Thursday, September 03, 2009

Use of Time

The average life expectancy worldwide is 67
Macau (in China) is 84

United States is 78

The lowest, Swaziland, is 39

There's an enormous gap of 45 years between the highest and lowest countries. Wow, people in Macau live over twice as long as people in Swaziland. Interesting - but that's a post for another day.

The point is everyone's life will end - this time we have will end. Depending on the day, that is a good thought, other days it makes me a little sad.
Each person in the world, whether they live to be 35 or 85, have 24 hours in a day - no more or no less. What am I doing with my time?

There are a zillion time management books out there and some are good. I do need to manage my time because there are many things in life to be done - so I need to be actively productive some hours every day. So do you ... no excuses allowed, managing time is a skill that can be learned.

As I wrote in
part 1 about Time what I call being productive with my time has and continues to change.
Years ago, thinking about time would make me want to do something to make my time count in a tangible way. Get up earlier, put more hours in at work, clean a room, make a meal, plan an event, organize - all good things that need to happen. But when that is all my life is about - I burnout or get depressed.

Time is not tangible
- I can't touch it, hold it or box it up and give it to you for your birthday. So some of what I do with my time isn't tangible either.

I like the lines that start a few verses of one of
J.R.R. Tolkien poems ...
"I sit beside the fire and think
Of all that I have seen ..."

Sometimes I sit and think. I am still. You see no activity. Not even a book in my hands. Sometimes it happens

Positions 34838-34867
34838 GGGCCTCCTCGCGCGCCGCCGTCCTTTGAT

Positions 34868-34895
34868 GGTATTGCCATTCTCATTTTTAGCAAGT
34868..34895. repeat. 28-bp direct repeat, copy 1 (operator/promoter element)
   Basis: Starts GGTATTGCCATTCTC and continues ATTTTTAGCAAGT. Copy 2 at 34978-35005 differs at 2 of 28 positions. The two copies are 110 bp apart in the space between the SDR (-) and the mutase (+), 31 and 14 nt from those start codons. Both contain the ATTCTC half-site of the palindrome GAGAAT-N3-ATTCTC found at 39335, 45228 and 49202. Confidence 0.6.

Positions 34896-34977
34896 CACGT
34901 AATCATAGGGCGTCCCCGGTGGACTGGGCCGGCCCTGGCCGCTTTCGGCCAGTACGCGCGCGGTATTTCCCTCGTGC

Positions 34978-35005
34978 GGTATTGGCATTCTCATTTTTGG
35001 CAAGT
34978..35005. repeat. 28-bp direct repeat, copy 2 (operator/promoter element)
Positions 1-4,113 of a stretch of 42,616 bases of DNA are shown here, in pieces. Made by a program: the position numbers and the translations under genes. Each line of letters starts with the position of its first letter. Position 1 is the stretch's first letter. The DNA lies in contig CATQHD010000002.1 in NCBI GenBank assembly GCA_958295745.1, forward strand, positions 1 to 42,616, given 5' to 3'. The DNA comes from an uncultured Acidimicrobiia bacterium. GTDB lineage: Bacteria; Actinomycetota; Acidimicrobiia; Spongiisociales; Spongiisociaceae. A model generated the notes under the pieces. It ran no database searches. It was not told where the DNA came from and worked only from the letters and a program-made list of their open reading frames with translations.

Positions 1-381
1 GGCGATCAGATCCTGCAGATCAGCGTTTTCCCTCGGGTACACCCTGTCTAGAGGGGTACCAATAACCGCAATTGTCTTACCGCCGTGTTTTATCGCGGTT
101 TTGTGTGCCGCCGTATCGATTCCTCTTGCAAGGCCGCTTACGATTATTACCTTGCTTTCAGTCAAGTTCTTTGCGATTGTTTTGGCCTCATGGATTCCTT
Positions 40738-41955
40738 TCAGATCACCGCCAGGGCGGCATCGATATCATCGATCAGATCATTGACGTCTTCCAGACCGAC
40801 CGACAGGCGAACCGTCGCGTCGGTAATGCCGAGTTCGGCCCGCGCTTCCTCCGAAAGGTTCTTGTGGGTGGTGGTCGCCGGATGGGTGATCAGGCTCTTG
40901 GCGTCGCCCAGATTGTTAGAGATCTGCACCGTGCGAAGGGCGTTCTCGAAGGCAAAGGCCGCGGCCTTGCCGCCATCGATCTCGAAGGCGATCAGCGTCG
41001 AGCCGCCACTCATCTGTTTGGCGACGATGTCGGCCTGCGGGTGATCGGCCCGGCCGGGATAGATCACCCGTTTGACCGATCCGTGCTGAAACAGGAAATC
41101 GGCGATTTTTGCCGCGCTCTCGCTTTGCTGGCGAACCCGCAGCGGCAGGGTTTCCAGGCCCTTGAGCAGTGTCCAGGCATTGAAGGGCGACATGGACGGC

spontaneously after reading or hearing something that needs pondering. So I stop what I'm doing and think about it. Other times, I plan it out. I read or listen to something challenging or thoughtful and then give myself time to sit and think about it. A warm afternoon in my hammock seems to work good for this. And I'm realizing if I go too long without some thinking time, I feel discontented and annoyed with life.

After these times, I
have nothing tangible to show for those minutes or hours. I doubt that I know more than I did before. I don't think my IQ went up. And if it was a question I was pondering, I rarely have an answer.

No answers. Nothing productive accomplished. What's the point? At times, I feel guilty for not 'doing' something with that time. Then I realize that I am more content with my life, I'm not depressed, I have hope and suddenly the things I could have been doing don't seem as important. After all, an organized office is overrated and the flowers hide almost all the weeds.

Another area of spending time is relationships. Meaningful time spent with others cannot be given a price. This is an area I am and need to learn more about.

Guess I'll go see if the hammock has any wisdom for me about that ...

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